GSA Annual Meeting in Phoenix, Arizona, USA - 2019

Paper No. 241-9
Presentation Time: 10:55 AM


GLAZNER, Allen F.1, BARTLEY, John M.2 and COLEMAN, Drew S.1, (1)Dept. of Geological Sciences, University of North Carolina, Chapel Hill, NC 27599-3315, (2)Department of Geology and Geophysics, University of Utah, Salt Lake City, UT 84112

Centuries after establishing the igneous origin of granite, interpretation of plutonic rocks still confounds geoscientists. Are plutons shaped like beer cans 10-20 km tall, or pancakes 1-2 km thick? Were they once huge volumes of interconnected melt, or composite bodies made up of a multitude of individual injections? Are their bases unseen or do they have well-defined floors? Do systematic chemical variations reflect in situdifferentiation or changes in the magma being supplied?

Many interpretations of pluton evolution involve processes that are catastrophist in nature. Early thermal models of plutons typically grew them instantaneously (e.g., a starting condition of a magma sphere 6 km in diameter, at 1200 °C, in contact with wall rocks at 200 °C). A more realistic recent model of incremental growth built an eruptible body of magma a few km thick in 600 ka. However, this model required intrusion of a 10 km-thick cylinder of magma with a sustained vertical inflation rate of 17 mm/a, a process that would cause many km of surface uplift, geologically overnight. The Skaergaard intrusion is interpreted from geochemistry as having been a mobile magma body 8 km thick, again requiring catastrophic rates of vertical inflation. Such things are not impossible but require rare events such as a large meteor strike (e.g., Sudbury).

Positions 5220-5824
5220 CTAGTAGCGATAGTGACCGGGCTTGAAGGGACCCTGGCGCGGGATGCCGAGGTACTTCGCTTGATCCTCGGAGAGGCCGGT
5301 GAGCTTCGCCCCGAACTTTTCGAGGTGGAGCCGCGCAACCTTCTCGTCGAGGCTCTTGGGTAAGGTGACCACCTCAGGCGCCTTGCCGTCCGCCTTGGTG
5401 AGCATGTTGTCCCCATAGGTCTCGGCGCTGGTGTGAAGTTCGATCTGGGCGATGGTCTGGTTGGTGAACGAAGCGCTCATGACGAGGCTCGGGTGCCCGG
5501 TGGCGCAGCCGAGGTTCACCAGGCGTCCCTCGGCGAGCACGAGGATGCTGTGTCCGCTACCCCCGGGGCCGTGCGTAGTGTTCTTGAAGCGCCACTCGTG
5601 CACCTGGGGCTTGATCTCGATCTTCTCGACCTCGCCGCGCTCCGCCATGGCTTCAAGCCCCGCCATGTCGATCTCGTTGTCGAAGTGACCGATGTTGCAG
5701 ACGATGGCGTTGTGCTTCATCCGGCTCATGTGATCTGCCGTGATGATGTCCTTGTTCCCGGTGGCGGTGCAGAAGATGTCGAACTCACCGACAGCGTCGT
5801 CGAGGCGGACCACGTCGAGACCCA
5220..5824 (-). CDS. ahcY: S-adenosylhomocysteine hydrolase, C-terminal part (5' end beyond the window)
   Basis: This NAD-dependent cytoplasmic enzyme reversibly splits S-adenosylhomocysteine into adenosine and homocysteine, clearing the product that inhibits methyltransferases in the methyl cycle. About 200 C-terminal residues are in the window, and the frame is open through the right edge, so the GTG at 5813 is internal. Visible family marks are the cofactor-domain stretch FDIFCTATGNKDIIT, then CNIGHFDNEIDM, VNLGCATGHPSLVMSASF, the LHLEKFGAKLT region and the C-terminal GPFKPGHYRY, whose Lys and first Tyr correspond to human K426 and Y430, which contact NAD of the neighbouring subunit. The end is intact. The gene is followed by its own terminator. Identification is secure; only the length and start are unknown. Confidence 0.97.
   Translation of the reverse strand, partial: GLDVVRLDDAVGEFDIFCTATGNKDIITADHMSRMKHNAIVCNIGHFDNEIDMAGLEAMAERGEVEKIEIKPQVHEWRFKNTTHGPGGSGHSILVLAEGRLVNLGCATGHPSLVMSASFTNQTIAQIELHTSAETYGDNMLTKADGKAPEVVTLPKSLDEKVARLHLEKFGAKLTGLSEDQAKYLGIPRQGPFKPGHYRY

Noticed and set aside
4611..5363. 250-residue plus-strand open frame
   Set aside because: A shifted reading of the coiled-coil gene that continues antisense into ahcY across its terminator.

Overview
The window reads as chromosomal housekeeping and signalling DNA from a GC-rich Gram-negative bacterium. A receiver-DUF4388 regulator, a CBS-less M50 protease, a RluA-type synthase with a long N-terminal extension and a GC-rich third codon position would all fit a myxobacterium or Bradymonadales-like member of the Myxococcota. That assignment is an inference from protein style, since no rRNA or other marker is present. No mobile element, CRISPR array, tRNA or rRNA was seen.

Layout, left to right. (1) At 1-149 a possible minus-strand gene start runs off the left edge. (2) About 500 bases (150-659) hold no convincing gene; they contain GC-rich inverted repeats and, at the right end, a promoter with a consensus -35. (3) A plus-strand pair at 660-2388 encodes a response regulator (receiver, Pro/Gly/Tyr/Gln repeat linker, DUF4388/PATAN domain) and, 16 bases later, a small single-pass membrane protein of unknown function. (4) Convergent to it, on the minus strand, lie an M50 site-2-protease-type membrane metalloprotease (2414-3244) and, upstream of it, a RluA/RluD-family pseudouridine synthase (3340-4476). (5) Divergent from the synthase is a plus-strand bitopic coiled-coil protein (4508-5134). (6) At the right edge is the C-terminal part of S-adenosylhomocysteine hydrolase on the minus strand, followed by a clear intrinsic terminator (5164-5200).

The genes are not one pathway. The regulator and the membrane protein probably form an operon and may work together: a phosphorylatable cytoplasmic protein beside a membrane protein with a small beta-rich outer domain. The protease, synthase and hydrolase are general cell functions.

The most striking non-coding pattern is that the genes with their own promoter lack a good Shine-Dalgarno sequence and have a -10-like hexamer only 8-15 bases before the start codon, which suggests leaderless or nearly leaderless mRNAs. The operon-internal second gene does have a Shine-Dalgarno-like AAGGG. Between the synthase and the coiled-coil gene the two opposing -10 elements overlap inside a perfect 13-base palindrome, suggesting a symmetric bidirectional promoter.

We suggest that building plutons via slow incremental growth is consistent with uniformitarian processes as well as with geochronologic, geodetic, geomorphic, and seismic data. Vertical inflation rates of a few mm/a are consistent with geodetic measurements and solve the room problem via erosion and floor subsidence. Intrusion into releasing bends in faults is consistent with measured rates of deformation. Injecting myriad dikes to build a pluton is consistent with volcanic seismology, in which swarms of tens of thousands of earthquakes, unaccompanied by eruption, might be the signal of incremental emplacement. The problem of how to make a magma body capable of erupting ~1000 km3of magma, however, remains. Eruption of such large volumes is (fortunately) rare and not necessarily linked directly to processes that build the majority of plutons.